The wise Adam Smith figured out two centuries ago why boards of public companies would let CEOs haul away truckloads of money that ought to belong to the shareholders.
"The directors of such companies, being the managers of other people's money than their own," the Scottish philosopher said, do not "watch over it with the same anxious vigilance" that a direct owner would bring to bear.
The "say on pay" legislation in Congress would give the owners of corporate America a little more power and a little more vigilance over what are, after all, their companies.
They would get to vote up or down on executive pay every year. The votes would be "advisory" only. Directors wouldn't have to change the pay, but they would hear about it in a public and embarrassing way if the shareholders they work for objected.
You would think folks who say they support free markets and like to quote Adam Smith would be in favor. But Republicans seem to hate "say on pay."
Alabama Republican Rep. Spencer Bachus compared the legislation to Democratic proposals for health-care reform and regulating carbon emissions, calling all three "sweeping power grabs into the private sector under the guise of government riding to the rescue."
The bill would set "unprecedented standards" for shareholder votes and give government broad, new "authority over the free enterprise system," says Texas Republican Rep. Pete Sessions.
But shareholders are the free-enterprise system. They are the private sector. The property rights that come with a real estate deed, a car title or a share of stock are the foundation of a capitalist economy. Time was when conservatives would have favored strengthening these rights.
It may be that Republicans mainly oppose a piece of the "say on pay" bill, passed by the House this month, that would let Washington second-guess compensation at major banking companies. It may also be that they're against anything President Barack Obama is for.
But their opposition is likely to fail, and they have only to thank the CEOs whose water they're carrying.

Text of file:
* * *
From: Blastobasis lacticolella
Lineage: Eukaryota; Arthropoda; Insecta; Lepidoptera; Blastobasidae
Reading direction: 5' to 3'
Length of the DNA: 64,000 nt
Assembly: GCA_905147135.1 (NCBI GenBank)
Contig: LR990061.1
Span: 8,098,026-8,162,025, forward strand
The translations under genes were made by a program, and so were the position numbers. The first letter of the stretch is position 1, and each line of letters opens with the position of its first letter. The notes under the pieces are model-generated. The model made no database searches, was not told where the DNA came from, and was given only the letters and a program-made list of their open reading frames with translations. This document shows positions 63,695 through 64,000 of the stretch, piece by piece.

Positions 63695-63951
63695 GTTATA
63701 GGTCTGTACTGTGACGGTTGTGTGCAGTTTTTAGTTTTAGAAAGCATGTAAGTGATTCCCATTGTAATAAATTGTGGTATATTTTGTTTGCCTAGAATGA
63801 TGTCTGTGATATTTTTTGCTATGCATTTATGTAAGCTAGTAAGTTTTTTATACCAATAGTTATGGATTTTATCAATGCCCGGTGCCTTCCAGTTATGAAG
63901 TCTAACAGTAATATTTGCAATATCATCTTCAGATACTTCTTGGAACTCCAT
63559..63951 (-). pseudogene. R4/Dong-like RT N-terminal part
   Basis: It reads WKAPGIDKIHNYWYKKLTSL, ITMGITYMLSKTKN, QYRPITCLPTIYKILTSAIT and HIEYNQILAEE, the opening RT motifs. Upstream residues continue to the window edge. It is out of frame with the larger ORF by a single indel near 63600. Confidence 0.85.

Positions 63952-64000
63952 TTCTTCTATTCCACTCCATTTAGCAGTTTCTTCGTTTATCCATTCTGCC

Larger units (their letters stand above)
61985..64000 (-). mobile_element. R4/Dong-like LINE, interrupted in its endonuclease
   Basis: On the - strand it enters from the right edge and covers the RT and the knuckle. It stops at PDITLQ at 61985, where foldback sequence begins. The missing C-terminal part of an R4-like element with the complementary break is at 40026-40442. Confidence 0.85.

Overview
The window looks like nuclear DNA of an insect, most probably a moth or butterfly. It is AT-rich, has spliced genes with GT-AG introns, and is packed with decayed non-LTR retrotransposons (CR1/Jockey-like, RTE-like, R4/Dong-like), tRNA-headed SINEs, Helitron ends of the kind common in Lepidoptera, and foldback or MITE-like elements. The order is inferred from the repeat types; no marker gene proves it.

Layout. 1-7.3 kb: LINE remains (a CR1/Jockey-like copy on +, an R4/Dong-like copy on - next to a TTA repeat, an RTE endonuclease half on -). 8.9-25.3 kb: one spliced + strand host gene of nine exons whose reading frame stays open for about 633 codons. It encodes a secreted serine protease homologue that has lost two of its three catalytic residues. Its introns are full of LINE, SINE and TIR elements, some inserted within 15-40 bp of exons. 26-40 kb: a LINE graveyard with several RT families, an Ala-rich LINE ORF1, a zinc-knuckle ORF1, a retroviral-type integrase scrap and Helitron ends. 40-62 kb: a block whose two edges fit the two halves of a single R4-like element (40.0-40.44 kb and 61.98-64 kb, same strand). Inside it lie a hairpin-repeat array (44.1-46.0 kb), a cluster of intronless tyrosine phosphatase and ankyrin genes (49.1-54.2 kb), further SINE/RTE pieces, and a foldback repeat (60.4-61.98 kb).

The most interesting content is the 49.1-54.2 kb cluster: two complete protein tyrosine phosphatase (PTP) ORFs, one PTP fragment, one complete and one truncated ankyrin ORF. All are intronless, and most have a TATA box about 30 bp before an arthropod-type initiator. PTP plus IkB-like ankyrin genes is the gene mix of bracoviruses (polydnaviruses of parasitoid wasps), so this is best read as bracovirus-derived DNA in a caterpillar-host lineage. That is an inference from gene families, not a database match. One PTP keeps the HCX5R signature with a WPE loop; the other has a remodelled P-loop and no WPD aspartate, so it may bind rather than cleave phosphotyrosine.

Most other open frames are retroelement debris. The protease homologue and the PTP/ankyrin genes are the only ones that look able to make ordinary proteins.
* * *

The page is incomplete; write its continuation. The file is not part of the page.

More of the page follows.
After the worst year for the stock market since the 1930s, corporate America has definitively proven that "pay for performance" is fake.
Citigroup and Merrill Lynch managed to lose shareholders a combined $50 billion last year. But they still paid out nearly $9 billion in bonuses, according to information subpoenaed by New York Attorney General Andrew Cuomo. The bonuses were indirectly financed by taxpayer bailouts, without which many Citi execs wouldn't have even been employed.
"Thus, when the banks did well, their employees were paid well," Cuomo's report said. "When the banks did poorly, their employees were paid well. And when the banks did very poorly, they were bailed out by taxpayers and their employees were still paid well."
But it's not just Wall Street investment companies that are helping ensure the success of "say on pay."
Few CEOs in any industry are sharing shareholders' pain. As The Baltimore Sun's Jamie Smith Hopkins reported Sunday, only three of 20 top-earning CEOs in metro Baltimore saw their compensation fall last year even though most of the companies saw their share prices plunge.
In a year when he came close to pushing the company into bankruptcy, Constellation Energy boss Mayo A. Shattuck III took home $5 million - even if you don't count a $10 million increase in the value of his pension plan.
No executive should be paid based only on one year's performance or other short-term results. Risk-taking to goose short-term profits and short-term pay helped cause last year's disaster. The long-range health of the enterprise should be the main goal.
But you would think that, as they're laying off millions of employees and presiding over the erosion of trillions in wealth, CEOs would sacrifice more.
"After everything we've gone through, you're already seeing a return to high levels of bonuses," says Dawn Wolfe, associate director for social research at Boston Common Asset Management, an investment firm that tries to combine social goals with private gain. "When you see the high level of bonuses despite the fact that share prices and performance continue to be depressed - to me this is something [executives] are bringing on themselves."
Executives are lucky "say on pay" is the most serious threat to the corporate American status quo so far. They're lucky that "card check" legislation, which would let unions obtain representation without a secret ballot, seems to be dead. They'll be fortunate to escape direct federal control over pay schemes. Or confiscatory taxes.
Wall Street bankers ought to be thanking taxpayers every single day for saving their bacon last fall without nationalizing their companies and tossing their sorry carcasses out the door.
Given everything that has happened, letting shareholders into the boardroom to discourage pay deals that might set the stage for another meltdown seems a modest, conservative thing to do.